Britain’s 2.2 km long Humber Bridge carries the A15 dual carriageway over the Humber estuary between Hessle in East Yorkshire and Barton in North Lincolnshire. Opened in 1981, its 1410 m suspended main span it made it the world’s longest single-span bridge until 1997.
The 4.5 m deep main-span deck box are supported at the suspension towers on four steel A-frames, which carry up to 1600 t each and allow longitudinal movement of the deck. Routine inspections showed the bearings on these A-frames were wearing prematurely and at risk of seizing.
The award-winning project, which included fitting temporary pendels to allow the A-frames to be removed, involved threading 160 t of specialist steelwork and bearings into a confined environment directly under live traffic and 30 m over water. Work started on site in July 2013 and was successfully completed exactly two years later.
According to project manager Michael Nichols, ‘NEC is generally the contract suite of choice now as it provides a clear allocation of risk and responsibilities, as well as a clearly defined process to follow for the agreement of change and contract administration'.
Nichols says that despite a well-defined design being prepared prior to tender, the extremely tight constraints on site – including restricted space, the need to keep the bridge open throughout and a number of elements of the existing bridge not being as originally assumed – meant that a collaborative approach was required to resolve the issues encountered.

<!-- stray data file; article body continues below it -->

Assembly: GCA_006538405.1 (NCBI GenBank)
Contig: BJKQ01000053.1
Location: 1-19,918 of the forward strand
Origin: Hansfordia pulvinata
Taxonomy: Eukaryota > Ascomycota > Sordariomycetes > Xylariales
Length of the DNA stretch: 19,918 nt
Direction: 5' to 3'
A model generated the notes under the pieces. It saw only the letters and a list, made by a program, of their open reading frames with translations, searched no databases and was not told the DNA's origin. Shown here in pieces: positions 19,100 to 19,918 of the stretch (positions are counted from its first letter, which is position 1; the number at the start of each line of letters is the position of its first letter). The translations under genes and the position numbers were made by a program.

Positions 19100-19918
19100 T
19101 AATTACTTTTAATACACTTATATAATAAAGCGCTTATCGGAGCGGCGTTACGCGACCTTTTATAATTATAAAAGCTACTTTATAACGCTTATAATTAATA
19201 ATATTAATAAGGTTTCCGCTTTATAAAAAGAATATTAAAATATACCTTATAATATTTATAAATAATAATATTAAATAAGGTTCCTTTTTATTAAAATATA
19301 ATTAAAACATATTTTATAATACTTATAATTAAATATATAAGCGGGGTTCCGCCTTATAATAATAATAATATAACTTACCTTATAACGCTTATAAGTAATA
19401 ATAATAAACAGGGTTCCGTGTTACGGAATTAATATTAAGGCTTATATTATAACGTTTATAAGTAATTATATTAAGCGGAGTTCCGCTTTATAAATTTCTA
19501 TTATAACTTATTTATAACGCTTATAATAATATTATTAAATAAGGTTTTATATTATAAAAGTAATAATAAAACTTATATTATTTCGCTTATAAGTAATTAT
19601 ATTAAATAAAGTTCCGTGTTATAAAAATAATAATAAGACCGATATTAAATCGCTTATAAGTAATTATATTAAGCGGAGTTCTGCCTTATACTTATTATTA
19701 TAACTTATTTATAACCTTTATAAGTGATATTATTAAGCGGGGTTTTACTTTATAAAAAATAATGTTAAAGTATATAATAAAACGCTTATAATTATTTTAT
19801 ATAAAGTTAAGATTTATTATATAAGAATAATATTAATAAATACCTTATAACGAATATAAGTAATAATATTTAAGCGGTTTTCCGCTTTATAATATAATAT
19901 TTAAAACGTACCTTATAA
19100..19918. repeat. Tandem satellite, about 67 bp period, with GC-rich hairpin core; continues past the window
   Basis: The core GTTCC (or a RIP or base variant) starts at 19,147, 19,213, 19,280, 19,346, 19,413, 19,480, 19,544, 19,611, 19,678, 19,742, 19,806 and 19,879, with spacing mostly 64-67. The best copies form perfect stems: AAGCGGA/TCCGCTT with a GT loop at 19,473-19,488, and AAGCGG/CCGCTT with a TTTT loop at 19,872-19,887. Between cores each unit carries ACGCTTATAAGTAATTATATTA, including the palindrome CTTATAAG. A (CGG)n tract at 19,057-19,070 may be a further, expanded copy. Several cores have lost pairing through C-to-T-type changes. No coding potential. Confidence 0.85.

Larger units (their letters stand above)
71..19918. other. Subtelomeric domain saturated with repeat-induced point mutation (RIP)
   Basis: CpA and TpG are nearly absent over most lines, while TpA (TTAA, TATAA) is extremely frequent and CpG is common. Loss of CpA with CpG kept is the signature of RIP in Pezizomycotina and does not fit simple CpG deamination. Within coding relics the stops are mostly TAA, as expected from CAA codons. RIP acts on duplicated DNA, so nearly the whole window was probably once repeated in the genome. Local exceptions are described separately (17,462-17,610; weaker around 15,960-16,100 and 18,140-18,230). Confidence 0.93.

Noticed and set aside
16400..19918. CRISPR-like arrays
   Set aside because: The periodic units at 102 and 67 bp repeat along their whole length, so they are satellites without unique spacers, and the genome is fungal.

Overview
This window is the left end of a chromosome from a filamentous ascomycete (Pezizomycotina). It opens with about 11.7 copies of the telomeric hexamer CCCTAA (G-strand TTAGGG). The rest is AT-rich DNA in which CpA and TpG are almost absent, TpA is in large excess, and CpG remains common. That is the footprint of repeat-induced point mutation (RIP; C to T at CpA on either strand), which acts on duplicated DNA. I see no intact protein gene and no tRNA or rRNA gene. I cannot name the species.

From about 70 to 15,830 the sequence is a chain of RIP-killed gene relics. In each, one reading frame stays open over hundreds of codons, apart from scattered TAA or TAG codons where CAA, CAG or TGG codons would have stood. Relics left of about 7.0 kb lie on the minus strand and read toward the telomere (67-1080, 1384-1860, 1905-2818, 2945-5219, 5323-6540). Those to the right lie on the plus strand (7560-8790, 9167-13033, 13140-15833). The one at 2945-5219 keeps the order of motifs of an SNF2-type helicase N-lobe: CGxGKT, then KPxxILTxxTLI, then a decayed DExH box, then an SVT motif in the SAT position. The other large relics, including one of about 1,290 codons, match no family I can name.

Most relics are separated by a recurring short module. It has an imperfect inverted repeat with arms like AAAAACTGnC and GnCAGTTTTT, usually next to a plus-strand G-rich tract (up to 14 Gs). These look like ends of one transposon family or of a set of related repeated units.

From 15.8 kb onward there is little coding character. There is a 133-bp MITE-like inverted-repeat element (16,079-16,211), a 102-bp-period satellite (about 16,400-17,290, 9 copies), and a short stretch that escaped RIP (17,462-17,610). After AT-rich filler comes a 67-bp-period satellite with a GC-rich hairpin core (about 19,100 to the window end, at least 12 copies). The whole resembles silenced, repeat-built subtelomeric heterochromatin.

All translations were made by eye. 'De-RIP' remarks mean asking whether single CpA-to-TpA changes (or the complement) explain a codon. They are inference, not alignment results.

Benefits of NEC3
- NEC enabled a complex bearing replacement project on the UK’s longest suspension bridge to be successfully completed under live traffic conditions
- The contract facilitated a collaborative approach by bringing together the expertise of the contractor and the employer’s designer while maintaining clear lines of responsibility
- For projects with a well-defined design, ECC option A encourages the contractor to achieve savings through method-related improvements
- Changes to the contract were generally quick and simple to resolve as NEC clearly identifies where risk lies